Good Kompany: Key Belgium defender fit again for semifinal
Would the rock on which the Belgium team’s defense is built miss another tournament two years after a groin injury sidelined him for the European Championship?
Not to worry. Kompany knows a thing or two about overcoming adversity in a stellar career that has been disrupted by multiple injuries.
”The fact that I’m standing here today, despite having had so many injuries, makes me stronger,” the 32-year-old defender said before Belgium beat Brazil 2-1 to secure a World Cup semifinal berth for the first time in 32 years.
Belgium coach Roberto Martinez had plenty of reasons for including Kompany in his 23-man squad for Russia despite the injury cloud hanging over him since the June 2 friendly against Portugal.
”There’s the experience … there’s a little bit the knowhow, there’s the communication on the pitch,” Martinez explained to those who were sweating on Kompany’s fitness. ”I think that understanding – knowing what’s expected in big games and big moments is important so you don’t want to lose any of those players.”
Martinez also knew that Belgium’s draw in Russia meant he could afford to leave Kompany on the bench early in the World Cup – the Manchester City captain was barely missed as Belgium raced to a 3-0 victory over Panama and beat Tunisia 5-2.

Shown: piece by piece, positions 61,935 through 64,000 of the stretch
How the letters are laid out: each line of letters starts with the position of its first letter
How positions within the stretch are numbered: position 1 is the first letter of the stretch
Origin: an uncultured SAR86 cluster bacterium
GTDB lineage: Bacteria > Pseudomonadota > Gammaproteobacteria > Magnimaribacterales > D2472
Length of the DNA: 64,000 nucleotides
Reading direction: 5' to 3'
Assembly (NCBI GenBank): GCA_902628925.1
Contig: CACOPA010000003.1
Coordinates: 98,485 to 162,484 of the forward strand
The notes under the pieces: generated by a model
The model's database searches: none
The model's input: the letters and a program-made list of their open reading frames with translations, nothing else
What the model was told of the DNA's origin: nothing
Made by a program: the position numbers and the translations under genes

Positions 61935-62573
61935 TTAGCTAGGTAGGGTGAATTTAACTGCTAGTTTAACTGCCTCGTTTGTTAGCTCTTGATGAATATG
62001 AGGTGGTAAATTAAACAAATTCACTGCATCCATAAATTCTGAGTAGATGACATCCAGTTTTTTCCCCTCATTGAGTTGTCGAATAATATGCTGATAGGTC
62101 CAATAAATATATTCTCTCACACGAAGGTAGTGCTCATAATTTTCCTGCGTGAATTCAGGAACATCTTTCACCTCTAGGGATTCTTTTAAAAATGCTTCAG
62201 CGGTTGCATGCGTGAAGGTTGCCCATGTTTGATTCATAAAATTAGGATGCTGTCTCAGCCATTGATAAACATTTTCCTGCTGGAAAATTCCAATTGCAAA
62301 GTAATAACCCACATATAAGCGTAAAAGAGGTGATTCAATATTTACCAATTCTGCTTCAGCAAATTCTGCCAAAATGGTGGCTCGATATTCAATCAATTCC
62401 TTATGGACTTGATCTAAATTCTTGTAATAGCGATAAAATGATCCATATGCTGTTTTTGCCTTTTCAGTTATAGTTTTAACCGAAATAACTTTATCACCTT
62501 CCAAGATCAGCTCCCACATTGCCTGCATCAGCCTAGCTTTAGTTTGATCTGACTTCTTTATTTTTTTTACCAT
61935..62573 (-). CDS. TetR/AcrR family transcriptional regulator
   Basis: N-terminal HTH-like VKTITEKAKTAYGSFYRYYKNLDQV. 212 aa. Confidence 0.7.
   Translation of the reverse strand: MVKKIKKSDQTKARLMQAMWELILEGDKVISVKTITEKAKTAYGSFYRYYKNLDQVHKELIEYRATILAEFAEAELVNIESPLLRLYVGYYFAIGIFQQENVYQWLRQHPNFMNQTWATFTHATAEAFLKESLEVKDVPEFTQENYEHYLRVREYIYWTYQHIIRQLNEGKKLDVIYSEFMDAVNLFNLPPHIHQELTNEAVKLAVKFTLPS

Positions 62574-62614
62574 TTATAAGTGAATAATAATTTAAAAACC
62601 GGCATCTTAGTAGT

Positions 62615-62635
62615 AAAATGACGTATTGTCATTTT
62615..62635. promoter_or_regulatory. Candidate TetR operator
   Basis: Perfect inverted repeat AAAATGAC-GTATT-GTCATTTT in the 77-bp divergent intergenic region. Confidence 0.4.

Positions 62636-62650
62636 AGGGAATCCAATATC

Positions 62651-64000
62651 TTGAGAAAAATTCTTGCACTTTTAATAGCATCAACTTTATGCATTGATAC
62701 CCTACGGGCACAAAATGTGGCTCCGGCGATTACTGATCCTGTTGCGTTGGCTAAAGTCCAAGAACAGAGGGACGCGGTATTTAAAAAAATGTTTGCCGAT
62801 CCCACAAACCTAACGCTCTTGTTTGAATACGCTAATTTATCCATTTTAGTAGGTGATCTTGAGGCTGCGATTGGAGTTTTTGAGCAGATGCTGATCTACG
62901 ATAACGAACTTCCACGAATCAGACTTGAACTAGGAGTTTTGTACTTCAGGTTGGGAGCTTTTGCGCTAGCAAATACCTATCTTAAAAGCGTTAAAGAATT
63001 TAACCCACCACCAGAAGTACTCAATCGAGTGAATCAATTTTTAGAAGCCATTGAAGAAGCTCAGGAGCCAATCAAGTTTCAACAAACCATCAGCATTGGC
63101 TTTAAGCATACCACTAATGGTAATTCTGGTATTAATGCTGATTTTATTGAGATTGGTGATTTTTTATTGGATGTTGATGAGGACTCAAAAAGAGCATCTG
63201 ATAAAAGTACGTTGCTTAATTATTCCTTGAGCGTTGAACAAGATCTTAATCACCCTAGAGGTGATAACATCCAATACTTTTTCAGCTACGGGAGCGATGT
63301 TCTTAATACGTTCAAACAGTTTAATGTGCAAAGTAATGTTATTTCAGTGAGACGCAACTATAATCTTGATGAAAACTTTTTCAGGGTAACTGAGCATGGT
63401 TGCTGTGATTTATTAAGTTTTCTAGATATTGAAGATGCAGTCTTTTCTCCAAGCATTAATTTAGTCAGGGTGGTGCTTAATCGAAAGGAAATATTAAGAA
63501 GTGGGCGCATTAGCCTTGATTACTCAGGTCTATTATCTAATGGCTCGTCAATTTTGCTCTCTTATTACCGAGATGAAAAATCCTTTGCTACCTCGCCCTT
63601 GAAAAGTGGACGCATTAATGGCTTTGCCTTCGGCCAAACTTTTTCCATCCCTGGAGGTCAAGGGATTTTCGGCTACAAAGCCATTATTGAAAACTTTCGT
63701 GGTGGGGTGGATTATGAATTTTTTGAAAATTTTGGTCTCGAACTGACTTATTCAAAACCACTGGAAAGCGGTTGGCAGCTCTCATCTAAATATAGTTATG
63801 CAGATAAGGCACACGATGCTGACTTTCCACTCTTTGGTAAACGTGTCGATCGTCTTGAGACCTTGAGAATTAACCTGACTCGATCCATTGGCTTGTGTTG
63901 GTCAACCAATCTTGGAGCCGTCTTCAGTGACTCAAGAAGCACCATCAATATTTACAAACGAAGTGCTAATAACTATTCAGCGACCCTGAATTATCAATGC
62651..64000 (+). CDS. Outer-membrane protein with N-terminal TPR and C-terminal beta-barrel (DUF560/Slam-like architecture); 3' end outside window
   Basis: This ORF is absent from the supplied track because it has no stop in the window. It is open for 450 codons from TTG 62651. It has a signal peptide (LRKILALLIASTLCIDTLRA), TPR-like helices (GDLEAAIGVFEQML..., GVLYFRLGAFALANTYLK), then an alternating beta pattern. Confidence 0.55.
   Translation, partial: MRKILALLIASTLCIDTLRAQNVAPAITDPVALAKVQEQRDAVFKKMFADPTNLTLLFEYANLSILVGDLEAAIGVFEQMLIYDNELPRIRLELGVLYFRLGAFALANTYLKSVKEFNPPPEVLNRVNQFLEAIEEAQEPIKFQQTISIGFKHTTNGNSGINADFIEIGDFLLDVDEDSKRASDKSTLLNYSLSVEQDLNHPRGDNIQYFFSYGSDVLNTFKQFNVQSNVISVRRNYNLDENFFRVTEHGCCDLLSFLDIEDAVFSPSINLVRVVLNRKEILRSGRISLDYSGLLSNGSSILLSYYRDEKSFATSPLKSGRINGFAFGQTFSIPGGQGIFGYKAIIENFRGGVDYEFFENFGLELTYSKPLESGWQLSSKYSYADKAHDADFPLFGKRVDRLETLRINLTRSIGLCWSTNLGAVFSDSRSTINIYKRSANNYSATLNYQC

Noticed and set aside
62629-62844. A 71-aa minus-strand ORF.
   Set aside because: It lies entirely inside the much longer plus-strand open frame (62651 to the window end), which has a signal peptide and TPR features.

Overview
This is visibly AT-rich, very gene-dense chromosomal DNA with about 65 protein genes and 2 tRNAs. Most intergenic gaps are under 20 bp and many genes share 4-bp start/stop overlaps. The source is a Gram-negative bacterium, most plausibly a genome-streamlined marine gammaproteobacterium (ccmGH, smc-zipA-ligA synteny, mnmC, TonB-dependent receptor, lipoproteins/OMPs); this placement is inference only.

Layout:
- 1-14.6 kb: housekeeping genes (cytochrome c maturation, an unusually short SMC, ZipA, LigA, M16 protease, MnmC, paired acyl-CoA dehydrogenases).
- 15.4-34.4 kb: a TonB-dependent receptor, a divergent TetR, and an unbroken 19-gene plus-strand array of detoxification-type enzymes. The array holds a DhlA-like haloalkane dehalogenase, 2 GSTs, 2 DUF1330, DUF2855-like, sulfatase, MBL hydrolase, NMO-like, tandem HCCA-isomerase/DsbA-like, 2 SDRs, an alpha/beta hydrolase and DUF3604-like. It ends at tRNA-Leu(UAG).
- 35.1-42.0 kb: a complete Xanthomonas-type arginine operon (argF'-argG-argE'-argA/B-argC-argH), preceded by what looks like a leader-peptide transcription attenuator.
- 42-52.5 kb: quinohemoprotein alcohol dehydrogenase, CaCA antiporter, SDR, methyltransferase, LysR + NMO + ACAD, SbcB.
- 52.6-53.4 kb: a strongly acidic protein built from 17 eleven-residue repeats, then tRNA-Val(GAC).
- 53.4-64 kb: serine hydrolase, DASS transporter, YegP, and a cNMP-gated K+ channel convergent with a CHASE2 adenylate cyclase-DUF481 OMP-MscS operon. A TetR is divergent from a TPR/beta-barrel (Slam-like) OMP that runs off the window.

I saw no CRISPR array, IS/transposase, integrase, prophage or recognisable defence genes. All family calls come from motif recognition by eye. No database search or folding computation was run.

Kompany’s tournament finally got underway as a 74th-minute substitute against England. It was a gentle re-introduction in a workout between two teams already qualified for the knockout stage. Both teams were aware that a defeat could actually be a good result for the remainder of the tournament because it would potentially put them on an easier path to the final.
He appeared a little rusty in the thrilling 3-2 comeback win against Japan in the round of 16, but was his normal composed self against Brazil, leading by example at the back as Belgium battled Neymar and co. to cling to its lead in the second half.
Kompany was perhaps lucky to get away without conceding a penalty for a challenge on Gabriel Jesus, but also showed his composure when calmly controlling a ball on his chest and clearing it after goalkeeper Thibaut Courtois saved a shot by Douglas Costa and the ball bounced back into the crowded penalty area.
He has led by example since his earliest days playing in the Belgian capital, Brussels, where he was born to a Congolese father and Belgian mother. Teammates in youth teams would be scared to go to the locker room after losing, fearing a scolding from Kompany.
That desire led him to Anderlecht and soon earned him a move to Bundesliga club Hamburg. After two seasons in Germany, Mark Hughes signed him for Manchester City in 2008. Kompany is club captain and has won the Premier League three times.
The list of injuries he has sustained makes for painful reading: toe, Achilles tendon, calf muscle, knee, hamstring, thigh and groin. He has missed more than 100 club matches over the years as well as Euro 2016, where Belgium’s talented team only managed to reach the quarterfinals.
Now two victories stand between him and what would be Belgium’s first World Cup title. The country’s best result was reaching the semifinals in 1986, where it lost to 2-0 to eventual winner Argentina.
Kompany will lead the Belgium defense against France’s speedy attack thanks to his steely resolve.
”You have to be mentally strong and have an inner strength to get back to this level every time,” he said. ”So today I’m here, but it’s the result of so many months and so many hours in the gym.”